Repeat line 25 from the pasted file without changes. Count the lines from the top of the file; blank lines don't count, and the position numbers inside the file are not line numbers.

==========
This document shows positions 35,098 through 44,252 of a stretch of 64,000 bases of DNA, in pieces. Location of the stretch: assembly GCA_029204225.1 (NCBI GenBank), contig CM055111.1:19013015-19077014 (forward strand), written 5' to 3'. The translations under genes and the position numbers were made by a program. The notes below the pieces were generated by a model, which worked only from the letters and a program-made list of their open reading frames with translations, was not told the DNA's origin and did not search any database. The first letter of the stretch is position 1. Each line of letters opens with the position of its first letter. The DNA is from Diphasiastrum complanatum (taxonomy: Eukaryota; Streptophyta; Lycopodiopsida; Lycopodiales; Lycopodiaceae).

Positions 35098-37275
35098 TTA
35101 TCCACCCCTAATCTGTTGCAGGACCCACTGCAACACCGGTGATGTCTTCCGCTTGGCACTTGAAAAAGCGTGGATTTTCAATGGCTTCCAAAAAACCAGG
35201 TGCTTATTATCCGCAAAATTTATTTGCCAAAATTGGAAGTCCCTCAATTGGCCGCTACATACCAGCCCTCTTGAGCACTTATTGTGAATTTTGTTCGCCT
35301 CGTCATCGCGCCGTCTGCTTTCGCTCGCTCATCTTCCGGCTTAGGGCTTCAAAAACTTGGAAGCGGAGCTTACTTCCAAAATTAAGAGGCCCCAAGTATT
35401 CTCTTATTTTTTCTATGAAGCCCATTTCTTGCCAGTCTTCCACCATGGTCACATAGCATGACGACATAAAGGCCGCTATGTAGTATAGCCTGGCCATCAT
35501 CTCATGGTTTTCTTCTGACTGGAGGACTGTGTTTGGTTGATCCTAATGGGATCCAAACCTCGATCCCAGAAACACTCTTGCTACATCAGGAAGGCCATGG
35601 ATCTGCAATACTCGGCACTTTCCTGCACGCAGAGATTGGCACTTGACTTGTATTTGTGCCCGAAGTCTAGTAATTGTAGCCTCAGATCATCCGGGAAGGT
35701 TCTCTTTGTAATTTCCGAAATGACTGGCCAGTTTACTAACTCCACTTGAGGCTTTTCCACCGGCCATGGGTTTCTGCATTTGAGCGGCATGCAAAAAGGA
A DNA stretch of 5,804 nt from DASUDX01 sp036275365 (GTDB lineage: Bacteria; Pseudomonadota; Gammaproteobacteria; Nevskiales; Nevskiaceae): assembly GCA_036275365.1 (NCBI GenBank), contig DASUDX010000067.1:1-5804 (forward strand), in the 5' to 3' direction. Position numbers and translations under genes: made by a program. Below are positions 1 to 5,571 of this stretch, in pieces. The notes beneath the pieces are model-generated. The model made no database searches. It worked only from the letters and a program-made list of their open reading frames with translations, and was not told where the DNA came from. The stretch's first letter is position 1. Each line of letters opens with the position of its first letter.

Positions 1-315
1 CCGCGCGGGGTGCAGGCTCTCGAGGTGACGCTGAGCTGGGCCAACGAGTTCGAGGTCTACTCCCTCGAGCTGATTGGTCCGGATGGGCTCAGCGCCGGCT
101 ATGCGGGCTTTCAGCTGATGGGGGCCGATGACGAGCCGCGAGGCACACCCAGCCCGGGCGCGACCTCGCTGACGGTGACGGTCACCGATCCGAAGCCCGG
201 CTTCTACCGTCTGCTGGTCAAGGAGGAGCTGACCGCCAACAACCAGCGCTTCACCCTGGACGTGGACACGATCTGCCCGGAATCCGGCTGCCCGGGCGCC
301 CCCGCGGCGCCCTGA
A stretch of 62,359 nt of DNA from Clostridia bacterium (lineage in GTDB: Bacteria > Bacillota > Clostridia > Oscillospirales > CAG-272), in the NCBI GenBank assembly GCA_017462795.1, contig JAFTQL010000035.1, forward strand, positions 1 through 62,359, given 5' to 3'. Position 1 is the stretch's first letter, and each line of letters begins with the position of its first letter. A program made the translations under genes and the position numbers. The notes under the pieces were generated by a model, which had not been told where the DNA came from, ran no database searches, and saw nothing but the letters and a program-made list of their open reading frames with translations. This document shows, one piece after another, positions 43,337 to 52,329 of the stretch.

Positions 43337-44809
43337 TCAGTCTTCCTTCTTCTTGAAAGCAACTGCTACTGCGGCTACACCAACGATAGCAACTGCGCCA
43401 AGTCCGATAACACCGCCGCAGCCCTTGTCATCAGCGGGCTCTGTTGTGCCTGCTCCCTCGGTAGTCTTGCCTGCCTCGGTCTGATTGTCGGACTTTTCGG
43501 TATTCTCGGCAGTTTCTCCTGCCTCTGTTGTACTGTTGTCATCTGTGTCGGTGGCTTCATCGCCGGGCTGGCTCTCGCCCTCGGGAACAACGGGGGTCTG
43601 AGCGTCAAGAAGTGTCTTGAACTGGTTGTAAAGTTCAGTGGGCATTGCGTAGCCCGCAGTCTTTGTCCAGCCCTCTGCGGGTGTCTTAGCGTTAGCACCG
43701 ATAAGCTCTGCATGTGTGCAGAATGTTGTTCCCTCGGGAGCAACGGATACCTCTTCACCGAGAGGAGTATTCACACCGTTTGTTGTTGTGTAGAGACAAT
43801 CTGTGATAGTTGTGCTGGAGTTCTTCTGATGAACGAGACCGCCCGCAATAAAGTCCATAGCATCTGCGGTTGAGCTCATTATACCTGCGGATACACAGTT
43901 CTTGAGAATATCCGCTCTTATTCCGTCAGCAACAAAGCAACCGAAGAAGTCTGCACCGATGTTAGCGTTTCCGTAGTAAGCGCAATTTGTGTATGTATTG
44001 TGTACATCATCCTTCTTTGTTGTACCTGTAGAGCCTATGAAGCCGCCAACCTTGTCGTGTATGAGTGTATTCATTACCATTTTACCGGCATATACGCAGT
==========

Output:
43901 CTTGAGAATATCCGCTCTTATTCCGTCAGCAACAAAGCAACCGAAGAAGTCTGCACCGATGTTAGCGTTTCCGTAGTAAGCGCAATTTGTGTATGTATTG